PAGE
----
Back from vacation...

I had hoped to keep up with blogging about vacation while we were in Maine, but since the weather was so nice most of the time we were there, we didn't spend a whole lot of time on the computers. I'll write up more about the trip and post some pictures (from the whole three weeks) to my Flickr account over the next week or so.

I'm already missing the temperatures in Maine...

Saturday, August 5, 2006

In which we drive in seven states, go medieval and see a baby black bear.

Saturday was a long day, but actually quite fun. We left Philly at about 8 a.m. and started on our way to Maine. Since the drive up included going right by The Cloisters on the north end of Manhattan, we decided to stop off and see them on the way. It was something I had thought about doing when we were in New York, until Chris realized that the drive to Maine would include going over the George Washington bridge, which is right next to The Cloisters. After paying several hefty tolls, we got there right as they opened (which was perfect), so we almost had the place to ourselves for the first half hour or so. Part of the reason that I wanted to go there was a fairly famous corbel from 12th century France that has two figures once thought to be Henry II and Eleanor of Aquitaine. It is the figure in the opening credits of The Lion in Winter (1960s version) and I love that movie. So I did indeed get to see it (see above) and many other neat pieces of medieval art and architectures. The whole building is fabulous. Now that I have experience in real medieval buildings, I can appreciate what a great job they’ve done there are capturing some of the atmosphere.

After The Cloisters we continued up through New York, Connecticut, Massachusetts, New Hampshire, and finally arrived in Maine (after having started out in Pennsylvania and driving through New Jersey). We stopped at the Brunswick Dunkin Donuts for the third time in as many years, so now I feel it qualifies as a tradition.

As we were about to cross the bridge onto the island, the cars ahead of us were all slowing down and breaking and we saw what looked like a big dog lumbering down the middle of the road. When we got a little closer, we soon realized that it was a baby black bear, the first we’ve seen in the area. No sign of Momma Bear, who was probably ahead of baby in the woods on the other side of the road.

We reached Deer Isle at about 8:30 and crashed fairly early. It’s great to be back!

Friday, August 4, 2006

Friday was a slow start after the traveling and heat of the previous days. We got a late start out of the house, so we ended up not getting to go into Independence Hall or to see the Liberty Bell. Yes, I managed to get to Philadelphia for several days and not see the Liberty Bell. Something to save for a future trip. We did walk around society hill, which has some wonderful colonial/revolution era buildings. We saw a very interesting group of re-enactors, including a lady spinning wool. Going to have to try that myself someday.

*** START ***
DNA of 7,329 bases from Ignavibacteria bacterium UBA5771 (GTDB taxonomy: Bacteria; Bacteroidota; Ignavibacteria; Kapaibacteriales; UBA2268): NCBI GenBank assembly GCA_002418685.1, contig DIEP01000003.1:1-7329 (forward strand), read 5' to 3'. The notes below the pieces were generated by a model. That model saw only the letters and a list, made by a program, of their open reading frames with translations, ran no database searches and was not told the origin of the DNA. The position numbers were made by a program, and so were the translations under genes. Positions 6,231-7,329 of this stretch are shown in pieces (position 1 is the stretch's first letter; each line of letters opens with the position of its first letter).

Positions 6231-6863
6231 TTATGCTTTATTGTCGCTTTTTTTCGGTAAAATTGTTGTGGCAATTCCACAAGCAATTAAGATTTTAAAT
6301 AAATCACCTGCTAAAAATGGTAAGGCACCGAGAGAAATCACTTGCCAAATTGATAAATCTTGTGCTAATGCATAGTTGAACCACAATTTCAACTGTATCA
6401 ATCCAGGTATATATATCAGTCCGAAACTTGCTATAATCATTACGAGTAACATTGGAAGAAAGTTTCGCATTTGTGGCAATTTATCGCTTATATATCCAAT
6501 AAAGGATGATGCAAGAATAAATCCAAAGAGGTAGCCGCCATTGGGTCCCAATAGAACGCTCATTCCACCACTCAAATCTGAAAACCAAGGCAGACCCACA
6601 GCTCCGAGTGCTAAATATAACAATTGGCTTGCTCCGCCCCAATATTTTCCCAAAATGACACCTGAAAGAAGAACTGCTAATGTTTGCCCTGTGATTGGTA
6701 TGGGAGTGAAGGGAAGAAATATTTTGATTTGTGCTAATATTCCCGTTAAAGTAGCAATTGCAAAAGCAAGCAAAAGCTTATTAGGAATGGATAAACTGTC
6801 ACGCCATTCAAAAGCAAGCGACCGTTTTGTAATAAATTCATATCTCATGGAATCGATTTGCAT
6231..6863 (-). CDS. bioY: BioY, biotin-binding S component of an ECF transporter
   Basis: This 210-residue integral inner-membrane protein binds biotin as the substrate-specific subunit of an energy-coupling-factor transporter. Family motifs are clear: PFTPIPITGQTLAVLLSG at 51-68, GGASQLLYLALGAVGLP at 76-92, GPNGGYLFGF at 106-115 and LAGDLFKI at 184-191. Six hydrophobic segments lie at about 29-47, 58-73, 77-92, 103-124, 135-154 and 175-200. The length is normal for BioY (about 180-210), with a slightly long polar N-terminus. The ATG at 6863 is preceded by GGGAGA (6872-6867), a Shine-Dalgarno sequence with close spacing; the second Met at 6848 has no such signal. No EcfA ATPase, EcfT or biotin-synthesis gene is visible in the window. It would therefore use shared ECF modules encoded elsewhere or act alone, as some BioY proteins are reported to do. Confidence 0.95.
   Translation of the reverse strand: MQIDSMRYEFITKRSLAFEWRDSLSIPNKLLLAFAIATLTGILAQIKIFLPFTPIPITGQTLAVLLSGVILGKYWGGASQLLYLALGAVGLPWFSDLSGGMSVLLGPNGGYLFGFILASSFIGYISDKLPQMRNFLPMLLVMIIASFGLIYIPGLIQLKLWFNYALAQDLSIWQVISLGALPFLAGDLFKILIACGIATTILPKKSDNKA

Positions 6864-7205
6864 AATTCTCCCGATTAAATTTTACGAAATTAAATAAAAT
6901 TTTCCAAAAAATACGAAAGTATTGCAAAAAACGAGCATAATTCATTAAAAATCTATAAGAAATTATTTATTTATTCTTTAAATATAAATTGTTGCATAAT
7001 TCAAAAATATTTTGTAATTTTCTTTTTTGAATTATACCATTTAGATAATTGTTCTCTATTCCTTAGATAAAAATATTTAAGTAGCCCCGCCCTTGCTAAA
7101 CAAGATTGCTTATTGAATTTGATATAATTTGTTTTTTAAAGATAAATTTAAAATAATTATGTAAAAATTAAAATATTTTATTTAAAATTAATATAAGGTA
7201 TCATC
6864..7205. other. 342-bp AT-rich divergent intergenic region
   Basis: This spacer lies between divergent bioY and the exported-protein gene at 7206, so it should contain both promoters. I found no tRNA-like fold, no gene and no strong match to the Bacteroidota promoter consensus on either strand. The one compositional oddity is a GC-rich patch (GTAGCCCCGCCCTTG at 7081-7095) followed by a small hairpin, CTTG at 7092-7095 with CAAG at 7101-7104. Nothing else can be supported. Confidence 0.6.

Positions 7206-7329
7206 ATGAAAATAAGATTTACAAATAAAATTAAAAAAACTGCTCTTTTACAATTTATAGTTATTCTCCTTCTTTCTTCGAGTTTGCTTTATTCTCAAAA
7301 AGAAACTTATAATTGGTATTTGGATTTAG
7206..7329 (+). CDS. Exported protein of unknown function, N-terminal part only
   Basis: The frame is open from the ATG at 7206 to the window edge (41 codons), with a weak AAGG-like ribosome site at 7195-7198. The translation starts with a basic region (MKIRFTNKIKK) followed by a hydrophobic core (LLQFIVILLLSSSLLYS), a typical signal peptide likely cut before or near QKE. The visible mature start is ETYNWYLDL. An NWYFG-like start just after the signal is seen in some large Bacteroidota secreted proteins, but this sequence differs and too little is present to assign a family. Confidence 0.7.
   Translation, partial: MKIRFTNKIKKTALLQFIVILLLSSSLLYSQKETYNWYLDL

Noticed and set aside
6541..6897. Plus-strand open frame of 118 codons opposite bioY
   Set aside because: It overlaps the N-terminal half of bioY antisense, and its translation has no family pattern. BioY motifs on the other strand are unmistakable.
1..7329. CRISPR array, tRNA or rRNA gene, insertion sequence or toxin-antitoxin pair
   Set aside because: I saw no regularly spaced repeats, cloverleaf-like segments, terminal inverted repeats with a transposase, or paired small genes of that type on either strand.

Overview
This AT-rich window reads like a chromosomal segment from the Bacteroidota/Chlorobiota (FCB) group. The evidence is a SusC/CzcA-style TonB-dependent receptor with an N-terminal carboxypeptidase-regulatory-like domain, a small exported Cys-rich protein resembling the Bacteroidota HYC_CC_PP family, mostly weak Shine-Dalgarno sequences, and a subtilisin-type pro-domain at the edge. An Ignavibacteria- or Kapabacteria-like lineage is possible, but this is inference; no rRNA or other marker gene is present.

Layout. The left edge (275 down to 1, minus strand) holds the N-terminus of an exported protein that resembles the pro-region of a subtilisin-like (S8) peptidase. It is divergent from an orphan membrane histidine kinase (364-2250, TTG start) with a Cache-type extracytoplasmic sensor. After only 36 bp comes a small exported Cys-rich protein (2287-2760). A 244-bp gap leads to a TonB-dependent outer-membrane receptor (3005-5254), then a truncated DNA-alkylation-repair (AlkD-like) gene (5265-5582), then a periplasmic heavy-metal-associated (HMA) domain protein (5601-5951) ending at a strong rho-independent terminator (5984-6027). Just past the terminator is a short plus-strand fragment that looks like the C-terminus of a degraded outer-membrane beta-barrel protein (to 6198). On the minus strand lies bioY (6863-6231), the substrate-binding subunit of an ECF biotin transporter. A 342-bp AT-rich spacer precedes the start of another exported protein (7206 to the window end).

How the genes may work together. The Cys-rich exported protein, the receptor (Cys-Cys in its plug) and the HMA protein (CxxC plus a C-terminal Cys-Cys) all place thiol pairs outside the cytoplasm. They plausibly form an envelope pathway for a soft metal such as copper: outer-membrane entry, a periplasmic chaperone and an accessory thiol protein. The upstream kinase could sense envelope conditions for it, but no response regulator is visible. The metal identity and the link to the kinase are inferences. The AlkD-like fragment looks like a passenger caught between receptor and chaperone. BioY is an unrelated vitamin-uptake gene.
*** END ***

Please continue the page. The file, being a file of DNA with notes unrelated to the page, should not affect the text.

Part of the reason we didn’t hang around for the open time at Independence Hall was that we were going to dinner and music at the Philadelphia Museum of Art. Dinner was nice and the music was great – a group called Scythian, who have a fusion of Celtic, Klezmer, Gypsy, and rock. Good stuff. We also wandered around the museum for a few hours. They have a very nice collection, and of course a Thomas Eakins gallery. One of the things I loved about Philly is it is the one city in the nation where almost everyone knows how to pronounce my last name.

After the music we went out to the east entrance (overlooking Eakins oval!) and watched several people run up the steps and re-enact the famous scene from Rocky. From there we went up to Chestnut Hill for desert, which was yummy and a great way to round off the day.

Thursday, August 3, 2006

Since Thursday was our last day in NY and we were only three blocks from the Empire State Building, we decided to start the morning off there. It turned out to be a good thing to do it early in the morning since it hadn’t gotten too hot yet and there wasn’t much in the way of crowds. It was $16 to go to the 82nd floor observatory. It would have been $30 total to go all the way to the 102nd floor so we passed on that. It was actually rather amazing how shameless they were in trying to get money out of you there. They tried to get you to get the upgrades and the audio guides and had everyone stop in front of a green screen to have a photo made (and then handed you a ticket to claim the photo if you wished to purchase it as you were leaving). It was also an interesting way to get a photo of everyone going up to the deck…

The view was amazing, although very hazy. It was hard to see the Statue of Liberty, which wasn’t all that far away. I did get a neat shot of the hotel though (which turns out to have an interesting history of its own).

From there we went to the Natural History Museum. It was quite crowded with summer camp groups of kids, plus lots of families. One interesting thing about taking the subway up there was that it really drops you off AT the museum. That was actually quit nice, since it meant little exposure to the heat.